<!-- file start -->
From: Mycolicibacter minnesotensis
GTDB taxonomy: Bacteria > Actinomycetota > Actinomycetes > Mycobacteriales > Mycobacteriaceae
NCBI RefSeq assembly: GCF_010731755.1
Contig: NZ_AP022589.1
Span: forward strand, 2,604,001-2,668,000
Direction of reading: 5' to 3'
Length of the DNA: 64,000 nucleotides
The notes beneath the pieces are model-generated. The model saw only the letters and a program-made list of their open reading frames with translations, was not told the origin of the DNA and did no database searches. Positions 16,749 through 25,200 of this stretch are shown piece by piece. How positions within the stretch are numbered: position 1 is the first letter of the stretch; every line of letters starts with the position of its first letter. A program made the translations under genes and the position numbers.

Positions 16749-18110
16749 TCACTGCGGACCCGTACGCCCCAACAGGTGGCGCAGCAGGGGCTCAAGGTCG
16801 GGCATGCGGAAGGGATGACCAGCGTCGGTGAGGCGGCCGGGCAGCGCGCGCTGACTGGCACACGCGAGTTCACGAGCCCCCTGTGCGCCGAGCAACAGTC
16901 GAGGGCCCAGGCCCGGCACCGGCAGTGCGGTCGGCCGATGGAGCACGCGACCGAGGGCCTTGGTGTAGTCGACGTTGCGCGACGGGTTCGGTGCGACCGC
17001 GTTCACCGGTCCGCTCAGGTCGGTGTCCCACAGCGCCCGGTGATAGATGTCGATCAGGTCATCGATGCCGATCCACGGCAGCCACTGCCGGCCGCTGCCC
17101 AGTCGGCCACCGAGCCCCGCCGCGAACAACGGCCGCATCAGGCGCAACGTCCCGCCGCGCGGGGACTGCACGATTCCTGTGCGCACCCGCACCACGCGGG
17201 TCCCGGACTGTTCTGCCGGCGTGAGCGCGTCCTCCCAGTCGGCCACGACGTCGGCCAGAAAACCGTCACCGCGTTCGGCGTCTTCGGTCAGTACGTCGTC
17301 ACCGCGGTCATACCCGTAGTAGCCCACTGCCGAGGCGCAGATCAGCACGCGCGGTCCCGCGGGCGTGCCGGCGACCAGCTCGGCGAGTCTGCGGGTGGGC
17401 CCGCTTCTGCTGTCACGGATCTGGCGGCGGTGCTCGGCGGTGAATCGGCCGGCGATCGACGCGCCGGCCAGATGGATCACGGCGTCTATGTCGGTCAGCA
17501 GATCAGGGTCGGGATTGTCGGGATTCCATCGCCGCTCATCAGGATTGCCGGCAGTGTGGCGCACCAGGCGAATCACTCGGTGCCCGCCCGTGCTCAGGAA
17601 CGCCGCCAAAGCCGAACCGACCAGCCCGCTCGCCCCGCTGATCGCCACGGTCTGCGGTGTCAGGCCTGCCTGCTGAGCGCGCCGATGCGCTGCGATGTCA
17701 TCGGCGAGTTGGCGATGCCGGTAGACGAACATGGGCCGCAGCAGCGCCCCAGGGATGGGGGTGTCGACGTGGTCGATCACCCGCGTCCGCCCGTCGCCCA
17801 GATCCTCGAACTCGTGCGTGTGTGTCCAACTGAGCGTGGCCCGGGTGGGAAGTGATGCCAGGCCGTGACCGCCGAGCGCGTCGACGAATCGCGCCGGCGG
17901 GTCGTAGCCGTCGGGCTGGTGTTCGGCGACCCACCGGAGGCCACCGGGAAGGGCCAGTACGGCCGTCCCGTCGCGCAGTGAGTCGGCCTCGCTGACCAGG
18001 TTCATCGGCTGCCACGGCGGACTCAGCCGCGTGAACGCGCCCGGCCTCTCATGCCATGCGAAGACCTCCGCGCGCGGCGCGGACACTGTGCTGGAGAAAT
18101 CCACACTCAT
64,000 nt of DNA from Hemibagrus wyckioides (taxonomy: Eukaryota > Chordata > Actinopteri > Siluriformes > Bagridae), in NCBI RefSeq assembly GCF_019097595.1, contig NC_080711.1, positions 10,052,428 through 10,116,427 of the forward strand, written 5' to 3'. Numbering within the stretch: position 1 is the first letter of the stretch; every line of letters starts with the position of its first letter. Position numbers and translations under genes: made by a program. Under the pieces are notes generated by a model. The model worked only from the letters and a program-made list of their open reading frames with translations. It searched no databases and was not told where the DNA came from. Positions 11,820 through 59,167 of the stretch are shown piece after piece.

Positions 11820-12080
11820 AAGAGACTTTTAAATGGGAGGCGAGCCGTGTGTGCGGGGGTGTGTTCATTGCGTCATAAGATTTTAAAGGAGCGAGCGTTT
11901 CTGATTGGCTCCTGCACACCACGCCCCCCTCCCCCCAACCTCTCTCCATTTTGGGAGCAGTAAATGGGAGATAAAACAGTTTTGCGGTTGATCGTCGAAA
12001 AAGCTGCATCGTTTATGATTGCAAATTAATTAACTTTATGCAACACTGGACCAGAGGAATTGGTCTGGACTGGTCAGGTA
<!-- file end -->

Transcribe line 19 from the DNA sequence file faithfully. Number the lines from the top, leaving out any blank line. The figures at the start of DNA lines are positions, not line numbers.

17601 CGCCGCCAAAGCCGAACCGACCAGCCCGCTCGCCCCGCTGATCGCCACGGTCTGCGGTGTCAGGCCTGCCTGCTGAGCGCGCCGATGCGCTGCGATGTCA